Panelboards and the Industrial Circuit Breaker

The term panelboards covers two types of electrical panels: distribution and lighting/appliance. Distribution panels divide electrical power into subsidiary circuits. Lighting Control Panels do much the same thing but are usually dedicated to providing the power for a building’s lighting system. In most industrial applications they are three-phase although single-phase lighting panels are used occasionally. Lighting panels generally carry less current than other panelboard because lighting systems do not require high currents, especially fluorescent lights. There is normally a main industrial circuit breaker and a few dozen smaller breakers. These smaller breakers may be single-pole, double-pole or three-pole configuration depending on the application.

Lighting control panels are covered under the NEMA standards for panelboards. This allows the use of several NEMA enclosure types depending on the environment where they will be used. Most lighting panels are found in dry indoor environments where NEMA type 1 enclosures are appropriate. The other NEMA types are for more harsh environmental conditions.

Industrial Lighting Systems and the Industrial circuit breaker

Industrial lighting systems are commonly 277V which uses one of the three-phase 480V lines and a system neutral. (There are some 208Y/120V systems as well.) There are many 480V systems where two-pole breakers provide phase-to-phase voltage to the lights (single-phase). Rarely are lighting systems wired as straight three-phase unless there is a separate lighting console with relays tied into the system. The relays in lighting consoles distribute the power to the lights as phase-to-neutral or phase-to-phase as required.

Eliminating Wear and Tear on the Industrial Circuit Breaker

Lighting consoles are used to manage the lighting in a facility, They incorporate switches, relays, timers and programmable controllers to get their job done. They can be as simple as a couple of switches and a relay or two and as complex as some engineer’s imagination. Lighting consoles may be adjacent to the lighting control panel or located in some centralized location away from the control panel. They serve several functions, not the least of which is eliminating wear and tear on an industrial circuit breaker. (An industrial circuit breaker should not be used as a light switch.) They can aid in energy conservation by automatically reducing lighting according to timers or programmers. It is even possible to use sunlight sensors to turn off lights when outside lighting is adequate.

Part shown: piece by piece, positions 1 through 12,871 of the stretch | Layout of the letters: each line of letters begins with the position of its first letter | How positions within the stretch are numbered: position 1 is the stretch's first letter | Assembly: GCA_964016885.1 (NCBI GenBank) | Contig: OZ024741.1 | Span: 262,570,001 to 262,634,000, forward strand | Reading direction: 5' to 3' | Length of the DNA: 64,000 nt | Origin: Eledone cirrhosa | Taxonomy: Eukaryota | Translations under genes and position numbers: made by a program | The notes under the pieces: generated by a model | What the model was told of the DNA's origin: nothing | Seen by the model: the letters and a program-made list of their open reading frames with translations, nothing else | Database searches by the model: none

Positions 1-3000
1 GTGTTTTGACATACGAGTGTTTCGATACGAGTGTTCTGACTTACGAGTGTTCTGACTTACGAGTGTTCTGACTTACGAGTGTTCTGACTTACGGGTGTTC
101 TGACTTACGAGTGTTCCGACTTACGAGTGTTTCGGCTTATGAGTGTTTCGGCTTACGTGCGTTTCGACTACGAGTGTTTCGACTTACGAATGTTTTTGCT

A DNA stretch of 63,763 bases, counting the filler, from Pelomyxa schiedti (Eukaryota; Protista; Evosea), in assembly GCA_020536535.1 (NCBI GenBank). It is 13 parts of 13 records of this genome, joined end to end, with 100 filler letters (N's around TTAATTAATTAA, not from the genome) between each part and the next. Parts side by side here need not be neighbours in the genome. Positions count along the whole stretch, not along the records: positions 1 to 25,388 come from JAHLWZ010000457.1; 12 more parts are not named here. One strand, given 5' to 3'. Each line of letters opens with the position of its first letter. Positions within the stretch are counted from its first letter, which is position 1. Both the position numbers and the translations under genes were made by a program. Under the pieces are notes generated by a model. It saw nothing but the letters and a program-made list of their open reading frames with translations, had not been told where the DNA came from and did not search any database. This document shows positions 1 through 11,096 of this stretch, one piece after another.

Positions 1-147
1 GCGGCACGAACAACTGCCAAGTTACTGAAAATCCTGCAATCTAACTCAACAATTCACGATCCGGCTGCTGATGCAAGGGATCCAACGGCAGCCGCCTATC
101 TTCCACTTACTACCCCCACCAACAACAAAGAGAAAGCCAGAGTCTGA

A couple of modern manufacturers are producing lighting control panels that include distribution breakers, relays and a programmable controller in one enclosure. This combines the function of the lighting control panel and the lighting console into one space saving unit.

The various manufacturers are the best sources of information when designing a new or retrofit lighting system. Almost all will gladly assist in the design and specifications for any project and will custom build a panel to meet any need.

Whether for a small or large office building or a large manufacturing facility, the lights will be controlled by at least one lighting control panel and often several throughout the building. Most of these do their work with little personnel involvement. It is a good idea to regularly inspect the panels for damage and to use a laser temp probe to detect overheating breakers before the lights go out.